Nerve stimulator-assisted evoked motor response predicts the latency and success of a single-injection sciatic block

Radha Sukhani*, Antoun Nader, Kenneth D. Candido, Robert Doty, Honorio T. Benzon, Edward Yaghmour, Mark Kendall, Robert McCarthy

*Corresponding author for this work

Research output: Contribution to journalArticlepeer-review

30 Scopus citations


Variable onset latency of single-injection sciatic nerve block (SNB) may result from drug deposition insufficiently close to all components of the nerve. We hypothesized that this variability is caused by the needle tip position relative to neural components, which is objectified by the type of evoked motor response (EMR) elicited before local anesthetic injection. One-hundred ASA I-II patients undergoing reconstructive ankle surgery received infragluteal- parabiceps SNB using 0.4 mL/kg (maximum 35 mL) of levobupivacaine 0.625%. The end-point for injection was the first elicited EMR: inversion (I), plantar flexion (PF), dorsiflexion (DF), or eversion (E) at 0.2-0.4 mA. The frequencies of the EMRs were: I 40%, PF 43%, E 14%, and DF 3%. SNB was considered complete if both tibial and common peroneal nerves were blocked and failed if either analgesia to pinprick was not observed at 30 min or anesthesia at 60 min. Patients with an EMR of I demonstrated shorter mean times (±95% confidence interval [CI]) to complete the block with 8.5 (95% CI, 6.2-10.8) min compared to 27.0 (95% CI, 20.6-33.4) min after PF (P < 0.001) and 30.4 (95% CI, 24.9-35.8) min after E (P < 0.001). No rescue blocks were required in group I compared with 24% (P = 0.001) and 71% (P < 0.001) of patients in groups PF and E, respectively. We conclude that EMR type during nerve stimulator-assisted single-injection SNB predicts latency and success of complete SNB because the observed EMR is related to the positioning of the needle tip relative to the tibial and common peroneal nerves.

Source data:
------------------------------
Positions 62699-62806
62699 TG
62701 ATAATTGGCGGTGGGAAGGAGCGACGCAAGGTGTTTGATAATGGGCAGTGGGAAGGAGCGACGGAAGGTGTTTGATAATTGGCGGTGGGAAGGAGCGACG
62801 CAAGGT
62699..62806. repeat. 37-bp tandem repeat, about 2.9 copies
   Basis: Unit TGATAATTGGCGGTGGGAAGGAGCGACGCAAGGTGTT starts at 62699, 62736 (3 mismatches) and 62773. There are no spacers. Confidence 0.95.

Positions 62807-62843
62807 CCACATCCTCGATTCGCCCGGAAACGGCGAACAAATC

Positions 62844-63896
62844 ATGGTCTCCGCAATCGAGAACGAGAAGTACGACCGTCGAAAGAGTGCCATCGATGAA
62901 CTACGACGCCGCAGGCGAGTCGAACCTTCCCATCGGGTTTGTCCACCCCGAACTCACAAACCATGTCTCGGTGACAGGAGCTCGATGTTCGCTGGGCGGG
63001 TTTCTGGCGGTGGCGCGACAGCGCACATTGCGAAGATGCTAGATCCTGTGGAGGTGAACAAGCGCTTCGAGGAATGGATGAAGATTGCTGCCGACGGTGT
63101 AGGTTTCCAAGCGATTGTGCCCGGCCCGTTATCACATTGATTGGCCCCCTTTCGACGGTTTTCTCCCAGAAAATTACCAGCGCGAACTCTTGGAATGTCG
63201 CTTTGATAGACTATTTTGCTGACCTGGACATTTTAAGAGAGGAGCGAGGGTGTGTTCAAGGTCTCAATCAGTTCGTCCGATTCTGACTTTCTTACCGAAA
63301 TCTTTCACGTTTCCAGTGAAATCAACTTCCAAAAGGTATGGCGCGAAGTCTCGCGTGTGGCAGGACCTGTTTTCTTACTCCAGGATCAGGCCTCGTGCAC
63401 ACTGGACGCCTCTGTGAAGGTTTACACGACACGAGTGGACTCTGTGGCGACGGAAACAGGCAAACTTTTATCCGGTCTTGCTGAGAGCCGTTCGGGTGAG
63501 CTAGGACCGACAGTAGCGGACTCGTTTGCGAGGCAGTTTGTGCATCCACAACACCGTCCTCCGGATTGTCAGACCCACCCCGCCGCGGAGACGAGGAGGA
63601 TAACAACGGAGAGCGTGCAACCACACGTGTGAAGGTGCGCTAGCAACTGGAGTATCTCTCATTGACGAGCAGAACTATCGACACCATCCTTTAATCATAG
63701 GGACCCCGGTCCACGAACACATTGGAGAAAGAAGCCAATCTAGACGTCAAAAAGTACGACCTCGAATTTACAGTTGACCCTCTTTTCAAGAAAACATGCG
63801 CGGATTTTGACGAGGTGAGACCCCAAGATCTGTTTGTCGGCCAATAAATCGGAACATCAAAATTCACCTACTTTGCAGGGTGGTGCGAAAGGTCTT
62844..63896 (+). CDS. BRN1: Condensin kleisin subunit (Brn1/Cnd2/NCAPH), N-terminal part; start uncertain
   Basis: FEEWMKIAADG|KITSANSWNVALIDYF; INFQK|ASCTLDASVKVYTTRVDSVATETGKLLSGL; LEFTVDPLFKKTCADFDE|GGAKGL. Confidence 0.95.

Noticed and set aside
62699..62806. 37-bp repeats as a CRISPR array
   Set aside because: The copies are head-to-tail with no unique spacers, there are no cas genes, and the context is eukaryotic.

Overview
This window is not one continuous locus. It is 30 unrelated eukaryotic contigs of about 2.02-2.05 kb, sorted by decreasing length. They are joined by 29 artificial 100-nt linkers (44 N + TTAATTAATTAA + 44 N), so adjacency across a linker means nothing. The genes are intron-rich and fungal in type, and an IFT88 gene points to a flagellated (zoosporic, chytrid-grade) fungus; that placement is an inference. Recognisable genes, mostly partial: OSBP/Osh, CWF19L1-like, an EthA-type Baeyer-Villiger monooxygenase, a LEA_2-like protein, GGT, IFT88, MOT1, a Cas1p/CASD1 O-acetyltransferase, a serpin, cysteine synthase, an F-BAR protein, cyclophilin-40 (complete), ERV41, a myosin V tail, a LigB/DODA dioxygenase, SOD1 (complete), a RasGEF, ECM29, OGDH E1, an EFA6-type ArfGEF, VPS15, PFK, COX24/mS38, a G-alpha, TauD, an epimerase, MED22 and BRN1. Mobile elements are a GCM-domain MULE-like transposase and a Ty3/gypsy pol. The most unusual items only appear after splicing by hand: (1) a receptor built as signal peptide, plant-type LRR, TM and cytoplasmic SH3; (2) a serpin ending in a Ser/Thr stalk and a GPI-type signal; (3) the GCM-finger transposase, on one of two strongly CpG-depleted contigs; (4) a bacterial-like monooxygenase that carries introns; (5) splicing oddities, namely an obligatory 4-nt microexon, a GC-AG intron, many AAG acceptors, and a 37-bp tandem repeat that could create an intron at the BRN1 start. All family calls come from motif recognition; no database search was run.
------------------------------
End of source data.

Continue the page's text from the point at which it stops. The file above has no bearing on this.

Original languageEnglish (US)
Pages (from-to)584-588
Number of pages5
JournalAnesthesia and analgesia
Issue number2
StatePublished - Aug 2004

ASJC Scopus subject areas

  • Anesthesiology and Pain Medicine


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